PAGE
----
The way that the story is written makes this a brilliant book for getting children into reading as it is fast paced, funny and interesting as well as being as suitable for boys as it is girls, although the cover illustration with the cat and witch on the broomstick may appeal more to the girls. Julia Donaldson and Alex Scheffler have done a brilliant job with this book and I would most definitely recommend this as a book worth owning as it will be read hundreds of times over. In my opinion Room on the Broom is well worth the £5.99 RRP but look around and a bargain is most likely to be had at a much cheaper price than this.
All in all I cannot fault this book in any way what-so-ever and would go as far to say it is one of the best childrens books I have yet had the pleasure of reading to our daughter, and there will definitely be more books that Julia Donaldson and Alex Scheffler have collaborated on making it onto her bookshelf, if only for my own amusement. I can see this book becoming a classic and it receives a most definite 5/5 stars from me.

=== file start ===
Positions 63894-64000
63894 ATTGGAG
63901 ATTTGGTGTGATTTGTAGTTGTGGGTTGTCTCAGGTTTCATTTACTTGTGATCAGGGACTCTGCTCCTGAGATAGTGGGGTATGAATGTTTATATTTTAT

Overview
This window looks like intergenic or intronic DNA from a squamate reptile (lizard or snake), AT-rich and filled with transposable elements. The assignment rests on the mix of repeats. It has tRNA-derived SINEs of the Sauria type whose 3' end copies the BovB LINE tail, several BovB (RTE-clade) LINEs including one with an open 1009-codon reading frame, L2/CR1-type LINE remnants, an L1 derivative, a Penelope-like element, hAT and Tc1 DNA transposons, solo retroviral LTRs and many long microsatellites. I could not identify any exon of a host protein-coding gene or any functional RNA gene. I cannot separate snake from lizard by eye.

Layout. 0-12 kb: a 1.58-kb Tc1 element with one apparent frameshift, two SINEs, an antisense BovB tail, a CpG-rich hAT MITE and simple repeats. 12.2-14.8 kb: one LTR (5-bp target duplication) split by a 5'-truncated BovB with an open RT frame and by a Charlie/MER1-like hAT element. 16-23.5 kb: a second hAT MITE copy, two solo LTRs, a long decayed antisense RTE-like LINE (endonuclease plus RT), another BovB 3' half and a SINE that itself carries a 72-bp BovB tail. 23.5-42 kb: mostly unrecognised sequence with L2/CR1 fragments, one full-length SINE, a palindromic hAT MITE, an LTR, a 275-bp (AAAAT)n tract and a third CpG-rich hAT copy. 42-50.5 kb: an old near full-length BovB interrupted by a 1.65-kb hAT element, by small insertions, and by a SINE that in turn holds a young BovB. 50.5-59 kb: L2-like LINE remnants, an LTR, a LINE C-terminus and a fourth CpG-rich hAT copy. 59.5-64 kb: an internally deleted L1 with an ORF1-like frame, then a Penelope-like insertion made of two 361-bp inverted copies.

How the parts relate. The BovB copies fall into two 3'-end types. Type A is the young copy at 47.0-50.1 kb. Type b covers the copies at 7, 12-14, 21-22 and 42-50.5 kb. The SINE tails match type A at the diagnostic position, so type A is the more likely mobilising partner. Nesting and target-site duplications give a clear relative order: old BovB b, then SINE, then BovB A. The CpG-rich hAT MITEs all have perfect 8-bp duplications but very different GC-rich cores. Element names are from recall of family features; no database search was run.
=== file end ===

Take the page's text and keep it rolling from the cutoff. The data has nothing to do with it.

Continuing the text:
Room on the Broom is another Julia Donaldson classic childrens book and one that is part of our nighttime routine. We have read it quite a lot recently during the build up to Halloween as although its not a book about Halloween it features a witch and so is topical for that time of year.
The synopsis of the story is, "The witch and her cat fly happily over forests, rivers and mountains on their broomstick until a stormy wind blows away the witch's hat, bow and wand. They are retrieved by a dog, a bird and a frog, and each animal asks for a ride on the broom. They climb on, one after the next, until the broom is so heavy that it snaps in two! What will happen next as they tumble into a bog and meet a greedy dragon?"